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Consider a condensed system of electrons and protons in such quantity that their mass would be on the order of kilograms, and let this system be split into two lumps separated by some distance. If we only take into account electromagnetic, strong and weak interactions, can it appear that these two lumps of hydrogen would have an acceleration, which we'd normally describe as a gravitational force? In other words, is there a proof that the Standard Model doesn't predict any such "extra" acceleration however small it would be?

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  • $\begingroup$ Yes, there has been a proof for centuries. Only electromagnetism is long- range ("some distance") like gravity, and it is defined by coupling to charge, not mass-energy. The weak and strong interactions are so short ranged they were unknown a century and a half ago. $\endgroup$ – Cosmas Zachos Feb 4 '17 at 21:24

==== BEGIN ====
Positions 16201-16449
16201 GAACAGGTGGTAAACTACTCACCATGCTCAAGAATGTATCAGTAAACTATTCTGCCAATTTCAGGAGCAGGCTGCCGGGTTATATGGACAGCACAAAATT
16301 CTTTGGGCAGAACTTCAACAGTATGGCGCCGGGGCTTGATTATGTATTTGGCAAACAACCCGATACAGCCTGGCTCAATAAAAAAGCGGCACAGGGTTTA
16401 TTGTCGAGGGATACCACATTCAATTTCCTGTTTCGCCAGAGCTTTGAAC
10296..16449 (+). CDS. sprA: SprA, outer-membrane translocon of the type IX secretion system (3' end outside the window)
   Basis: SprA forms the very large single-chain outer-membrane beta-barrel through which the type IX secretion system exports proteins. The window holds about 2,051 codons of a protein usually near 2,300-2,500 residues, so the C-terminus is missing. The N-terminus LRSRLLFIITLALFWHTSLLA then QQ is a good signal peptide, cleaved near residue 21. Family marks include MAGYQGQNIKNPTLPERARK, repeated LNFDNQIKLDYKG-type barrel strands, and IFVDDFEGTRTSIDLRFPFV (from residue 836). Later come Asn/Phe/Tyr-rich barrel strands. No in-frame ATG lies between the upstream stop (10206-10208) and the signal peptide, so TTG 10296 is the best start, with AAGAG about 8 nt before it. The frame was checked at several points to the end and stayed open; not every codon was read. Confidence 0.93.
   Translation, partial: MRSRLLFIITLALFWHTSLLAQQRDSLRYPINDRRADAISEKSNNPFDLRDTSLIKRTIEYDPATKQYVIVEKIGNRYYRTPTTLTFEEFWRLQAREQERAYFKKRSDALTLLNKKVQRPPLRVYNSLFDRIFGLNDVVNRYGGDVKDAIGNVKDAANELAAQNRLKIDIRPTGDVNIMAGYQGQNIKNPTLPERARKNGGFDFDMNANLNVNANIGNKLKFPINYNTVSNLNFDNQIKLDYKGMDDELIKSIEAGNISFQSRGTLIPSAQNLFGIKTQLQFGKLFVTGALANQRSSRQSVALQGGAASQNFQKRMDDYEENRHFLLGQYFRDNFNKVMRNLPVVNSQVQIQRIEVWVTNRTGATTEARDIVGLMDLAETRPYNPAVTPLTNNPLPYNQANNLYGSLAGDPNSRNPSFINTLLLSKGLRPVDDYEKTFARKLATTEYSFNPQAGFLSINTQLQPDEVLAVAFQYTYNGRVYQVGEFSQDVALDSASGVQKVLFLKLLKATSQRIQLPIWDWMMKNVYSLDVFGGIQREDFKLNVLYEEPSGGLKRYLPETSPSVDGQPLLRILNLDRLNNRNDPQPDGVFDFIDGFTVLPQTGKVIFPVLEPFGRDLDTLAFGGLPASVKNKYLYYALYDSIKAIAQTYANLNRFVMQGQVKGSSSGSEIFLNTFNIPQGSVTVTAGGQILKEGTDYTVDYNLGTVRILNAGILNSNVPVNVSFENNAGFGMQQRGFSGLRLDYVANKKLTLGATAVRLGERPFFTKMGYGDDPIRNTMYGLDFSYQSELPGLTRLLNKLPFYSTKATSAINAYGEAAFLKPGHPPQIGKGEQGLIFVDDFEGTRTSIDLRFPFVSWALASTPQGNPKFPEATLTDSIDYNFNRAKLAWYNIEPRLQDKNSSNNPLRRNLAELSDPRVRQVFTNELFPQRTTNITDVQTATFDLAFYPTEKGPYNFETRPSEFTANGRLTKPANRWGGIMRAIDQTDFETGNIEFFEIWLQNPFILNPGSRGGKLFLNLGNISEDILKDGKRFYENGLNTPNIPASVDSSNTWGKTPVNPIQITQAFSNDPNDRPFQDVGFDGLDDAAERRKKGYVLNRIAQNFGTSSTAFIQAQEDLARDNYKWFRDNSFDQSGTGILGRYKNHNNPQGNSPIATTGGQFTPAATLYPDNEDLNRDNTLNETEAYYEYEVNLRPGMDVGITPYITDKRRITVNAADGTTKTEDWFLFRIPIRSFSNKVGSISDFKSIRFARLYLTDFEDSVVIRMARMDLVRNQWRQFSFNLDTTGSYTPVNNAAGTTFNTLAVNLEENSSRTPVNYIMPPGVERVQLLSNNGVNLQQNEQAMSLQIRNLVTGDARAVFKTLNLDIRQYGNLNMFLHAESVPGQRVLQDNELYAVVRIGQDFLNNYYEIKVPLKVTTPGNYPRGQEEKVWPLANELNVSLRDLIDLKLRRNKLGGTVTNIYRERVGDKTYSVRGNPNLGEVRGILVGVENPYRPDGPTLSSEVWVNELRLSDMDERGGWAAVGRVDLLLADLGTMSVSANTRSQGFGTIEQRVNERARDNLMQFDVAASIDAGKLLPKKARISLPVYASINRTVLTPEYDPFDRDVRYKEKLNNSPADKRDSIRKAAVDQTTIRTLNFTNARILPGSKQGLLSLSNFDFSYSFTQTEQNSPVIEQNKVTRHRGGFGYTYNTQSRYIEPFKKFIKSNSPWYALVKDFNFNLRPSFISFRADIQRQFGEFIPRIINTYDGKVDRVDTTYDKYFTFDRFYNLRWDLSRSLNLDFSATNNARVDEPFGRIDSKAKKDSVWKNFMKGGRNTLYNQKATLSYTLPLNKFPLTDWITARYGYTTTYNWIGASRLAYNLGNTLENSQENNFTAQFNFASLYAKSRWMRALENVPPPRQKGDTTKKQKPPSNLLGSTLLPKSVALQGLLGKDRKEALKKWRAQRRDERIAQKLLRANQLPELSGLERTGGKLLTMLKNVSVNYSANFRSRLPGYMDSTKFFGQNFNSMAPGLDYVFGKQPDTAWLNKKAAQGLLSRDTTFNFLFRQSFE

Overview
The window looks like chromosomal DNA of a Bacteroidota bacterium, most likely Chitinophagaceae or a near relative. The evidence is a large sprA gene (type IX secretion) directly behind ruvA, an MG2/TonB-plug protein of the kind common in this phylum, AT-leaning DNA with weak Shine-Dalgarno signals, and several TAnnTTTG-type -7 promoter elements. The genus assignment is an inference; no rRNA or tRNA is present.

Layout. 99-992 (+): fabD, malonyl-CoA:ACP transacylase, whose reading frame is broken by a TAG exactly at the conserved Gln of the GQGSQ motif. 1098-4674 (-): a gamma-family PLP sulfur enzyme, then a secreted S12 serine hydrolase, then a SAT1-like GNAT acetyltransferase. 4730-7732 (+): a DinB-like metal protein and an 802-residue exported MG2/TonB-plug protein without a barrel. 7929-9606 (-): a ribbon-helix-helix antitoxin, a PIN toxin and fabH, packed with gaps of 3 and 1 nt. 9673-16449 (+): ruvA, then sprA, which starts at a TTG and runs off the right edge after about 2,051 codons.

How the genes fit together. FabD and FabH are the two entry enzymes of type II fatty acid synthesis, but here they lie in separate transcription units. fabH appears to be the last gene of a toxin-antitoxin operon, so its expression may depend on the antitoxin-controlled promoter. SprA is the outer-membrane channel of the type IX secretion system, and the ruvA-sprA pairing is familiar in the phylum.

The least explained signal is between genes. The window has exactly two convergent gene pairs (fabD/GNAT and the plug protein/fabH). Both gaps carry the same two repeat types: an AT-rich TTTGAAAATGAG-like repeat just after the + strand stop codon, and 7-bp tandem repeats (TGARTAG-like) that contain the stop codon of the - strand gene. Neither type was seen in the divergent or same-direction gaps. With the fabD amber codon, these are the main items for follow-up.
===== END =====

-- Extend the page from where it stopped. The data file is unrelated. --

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Neutron stars are mostly neutrons which are neutral. If gravity was a side effect of charge lumps as you described, then neutron stars would have much less gravity than observed/calculated.

There can be black holes without any charge as another example.

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